The ecclesiastical calendar, which is adopted in all the Catholic, and most of the Protestant countries of Europe, is luni-solar, being regulated partly by the solar, and partly by the lunar year, - a circumstance which gives rise to the distinction between the movable and immovable feasts. So early as the 2nd century of our era, great disputes had arisen among the Christians respecting the proper time of celebrating Easter, which governs all the other movable feasts. The Jews celebrated their passover on the 14th day of the first month, that is to say, the lunar month of which the fourteenth day either falls on, or next follows, the day of the vernal equinox. Most Christian sects agreed that Easter should be celebrated on a Sunday. Others followed the example of the Jews, and adhered to the 14th of the moon; but these, as usually happened to the minority, were accounted heretics, and received the appellation of Quartodecimans. In order to terminate dissensions, which produced both scandal and schism in the church, the council of Nicaea, which was held in the year 325, ordained that the celebration of Easter should thenceforth always take place on the Sunday which immediately follows the full moon that happens upon, or next after, the day of the vernal equinox.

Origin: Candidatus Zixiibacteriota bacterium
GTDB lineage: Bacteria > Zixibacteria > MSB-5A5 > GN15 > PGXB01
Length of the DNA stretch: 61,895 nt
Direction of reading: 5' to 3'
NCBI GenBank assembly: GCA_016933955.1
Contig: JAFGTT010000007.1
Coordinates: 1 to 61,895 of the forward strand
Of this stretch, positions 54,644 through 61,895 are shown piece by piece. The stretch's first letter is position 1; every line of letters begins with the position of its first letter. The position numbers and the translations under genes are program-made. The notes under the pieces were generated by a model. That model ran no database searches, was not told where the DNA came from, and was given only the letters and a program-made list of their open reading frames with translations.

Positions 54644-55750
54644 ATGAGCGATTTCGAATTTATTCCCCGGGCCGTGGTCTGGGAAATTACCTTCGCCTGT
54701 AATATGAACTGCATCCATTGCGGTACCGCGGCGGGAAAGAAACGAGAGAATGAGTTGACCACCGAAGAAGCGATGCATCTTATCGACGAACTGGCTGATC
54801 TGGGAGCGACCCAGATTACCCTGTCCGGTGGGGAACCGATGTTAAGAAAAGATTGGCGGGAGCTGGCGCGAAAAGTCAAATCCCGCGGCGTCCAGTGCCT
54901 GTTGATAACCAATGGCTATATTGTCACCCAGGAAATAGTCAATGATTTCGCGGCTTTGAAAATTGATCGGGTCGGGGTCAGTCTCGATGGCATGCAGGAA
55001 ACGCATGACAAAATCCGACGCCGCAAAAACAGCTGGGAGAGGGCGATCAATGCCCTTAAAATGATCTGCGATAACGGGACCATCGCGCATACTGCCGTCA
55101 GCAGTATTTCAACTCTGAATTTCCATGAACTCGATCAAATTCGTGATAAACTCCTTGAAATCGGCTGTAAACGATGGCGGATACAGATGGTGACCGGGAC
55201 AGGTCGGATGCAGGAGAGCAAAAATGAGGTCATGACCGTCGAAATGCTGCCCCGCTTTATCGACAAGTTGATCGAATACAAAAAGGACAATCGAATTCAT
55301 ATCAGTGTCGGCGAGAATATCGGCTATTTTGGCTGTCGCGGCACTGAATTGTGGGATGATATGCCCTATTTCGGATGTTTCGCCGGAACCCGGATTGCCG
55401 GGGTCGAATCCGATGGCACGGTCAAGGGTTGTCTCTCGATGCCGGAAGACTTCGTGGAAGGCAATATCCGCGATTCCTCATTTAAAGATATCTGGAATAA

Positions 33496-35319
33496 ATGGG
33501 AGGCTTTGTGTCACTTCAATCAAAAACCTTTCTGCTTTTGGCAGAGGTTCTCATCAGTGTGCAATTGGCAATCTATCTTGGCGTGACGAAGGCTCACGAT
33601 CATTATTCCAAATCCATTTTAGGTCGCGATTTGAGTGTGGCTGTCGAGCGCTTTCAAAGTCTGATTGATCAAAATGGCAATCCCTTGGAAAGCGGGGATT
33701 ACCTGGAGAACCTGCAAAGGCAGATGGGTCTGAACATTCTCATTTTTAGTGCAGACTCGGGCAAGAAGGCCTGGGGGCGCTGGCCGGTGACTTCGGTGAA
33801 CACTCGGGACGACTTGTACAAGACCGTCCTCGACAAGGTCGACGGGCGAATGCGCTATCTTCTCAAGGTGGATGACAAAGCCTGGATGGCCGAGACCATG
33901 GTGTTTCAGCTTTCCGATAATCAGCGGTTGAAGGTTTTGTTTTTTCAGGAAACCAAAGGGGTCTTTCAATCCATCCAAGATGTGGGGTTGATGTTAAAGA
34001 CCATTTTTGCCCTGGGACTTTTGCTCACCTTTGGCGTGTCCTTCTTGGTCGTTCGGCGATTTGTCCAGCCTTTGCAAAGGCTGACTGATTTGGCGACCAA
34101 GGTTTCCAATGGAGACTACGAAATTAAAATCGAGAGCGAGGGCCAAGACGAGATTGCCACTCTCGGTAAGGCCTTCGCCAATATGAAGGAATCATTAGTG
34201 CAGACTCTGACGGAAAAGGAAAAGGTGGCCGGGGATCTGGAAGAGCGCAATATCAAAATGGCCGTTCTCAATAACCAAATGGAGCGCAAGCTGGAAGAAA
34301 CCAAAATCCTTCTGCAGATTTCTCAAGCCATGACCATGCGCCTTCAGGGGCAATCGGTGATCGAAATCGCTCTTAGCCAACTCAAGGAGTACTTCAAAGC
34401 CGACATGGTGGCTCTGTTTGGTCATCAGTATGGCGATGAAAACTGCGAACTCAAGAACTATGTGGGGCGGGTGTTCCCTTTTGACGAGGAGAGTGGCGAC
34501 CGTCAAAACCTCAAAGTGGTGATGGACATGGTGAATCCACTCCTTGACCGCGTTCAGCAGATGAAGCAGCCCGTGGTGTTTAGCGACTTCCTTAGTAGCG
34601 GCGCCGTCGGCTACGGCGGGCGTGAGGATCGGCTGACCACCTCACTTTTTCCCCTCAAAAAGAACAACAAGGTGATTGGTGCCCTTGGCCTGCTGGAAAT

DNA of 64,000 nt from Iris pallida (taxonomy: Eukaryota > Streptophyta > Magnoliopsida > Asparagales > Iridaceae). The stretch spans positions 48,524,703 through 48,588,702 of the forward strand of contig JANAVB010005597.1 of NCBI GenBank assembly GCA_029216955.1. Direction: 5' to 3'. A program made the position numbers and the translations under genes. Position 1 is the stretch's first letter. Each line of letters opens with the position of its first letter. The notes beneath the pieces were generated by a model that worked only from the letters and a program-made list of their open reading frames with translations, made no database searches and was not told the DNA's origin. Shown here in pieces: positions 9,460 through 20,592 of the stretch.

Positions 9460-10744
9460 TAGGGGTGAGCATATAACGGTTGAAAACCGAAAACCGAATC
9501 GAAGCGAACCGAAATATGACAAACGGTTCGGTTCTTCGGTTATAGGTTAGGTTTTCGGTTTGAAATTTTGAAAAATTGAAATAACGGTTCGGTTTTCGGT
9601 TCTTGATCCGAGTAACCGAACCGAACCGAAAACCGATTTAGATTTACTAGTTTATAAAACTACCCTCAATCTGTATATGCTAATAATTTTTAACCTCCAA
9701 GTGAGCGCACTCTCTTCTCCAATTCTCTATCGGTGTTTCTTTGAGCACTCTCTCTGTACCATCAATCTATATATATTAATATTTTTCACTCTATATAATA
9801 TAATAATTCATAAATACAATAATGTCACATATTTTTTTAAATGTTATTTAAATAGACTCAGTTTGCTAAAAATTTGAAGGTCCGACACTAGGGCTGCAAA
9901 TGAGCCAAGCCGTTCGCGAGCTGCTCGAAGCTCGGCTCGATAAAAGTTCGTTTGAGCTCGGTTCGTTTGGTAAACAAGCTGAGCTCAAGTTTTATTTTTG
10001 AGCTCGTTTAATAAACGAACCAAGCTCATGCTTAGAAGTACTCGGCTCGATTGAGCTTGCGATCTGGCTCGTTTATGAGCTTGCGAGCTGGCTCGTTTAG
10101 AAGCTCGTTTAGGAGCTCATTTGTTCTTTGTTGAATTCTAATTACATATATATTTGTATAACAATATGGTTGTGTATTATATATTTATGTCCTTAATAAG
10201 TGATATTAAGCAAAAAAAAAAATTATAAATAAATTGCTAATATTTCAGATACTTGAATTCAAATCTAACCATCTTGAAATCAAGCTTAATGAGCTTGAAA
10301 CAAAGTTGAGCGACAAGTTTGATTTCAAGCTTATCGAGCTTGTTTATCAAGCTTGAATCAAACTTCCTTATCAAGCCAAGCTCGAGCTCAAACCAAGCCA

Should the 14th of the moon, which is regarded as the day of full moon, happen on a Sunday, the celebration Of Easter was deferred to the Sunday following, in order to avoid concurrence with the Jews and the above-mentioned heretics. The observance of this rule renders it necessary to reconcile three periods which have no common measure, namely, the week, the lunar month, and the solar year; and as this can only be done approximately, and within certain limits, the determination of Easter is an affair of considerable nicety and complication. It is to be regretted that the reverend fathers who formed the council of Nicaea did not abandon the moon altogether, and appoint the first or second Sunday of April for the celebration of the Easter festival. The ecclesiastical calendar would in that case have possessed all the simplicity and uniformity of the civil calendar, which only requires the adjustment of the civil to the solar year; but they were probably not sufficiently versed in astronomy to be aware of the practical difficulties which their regulation had to encounter.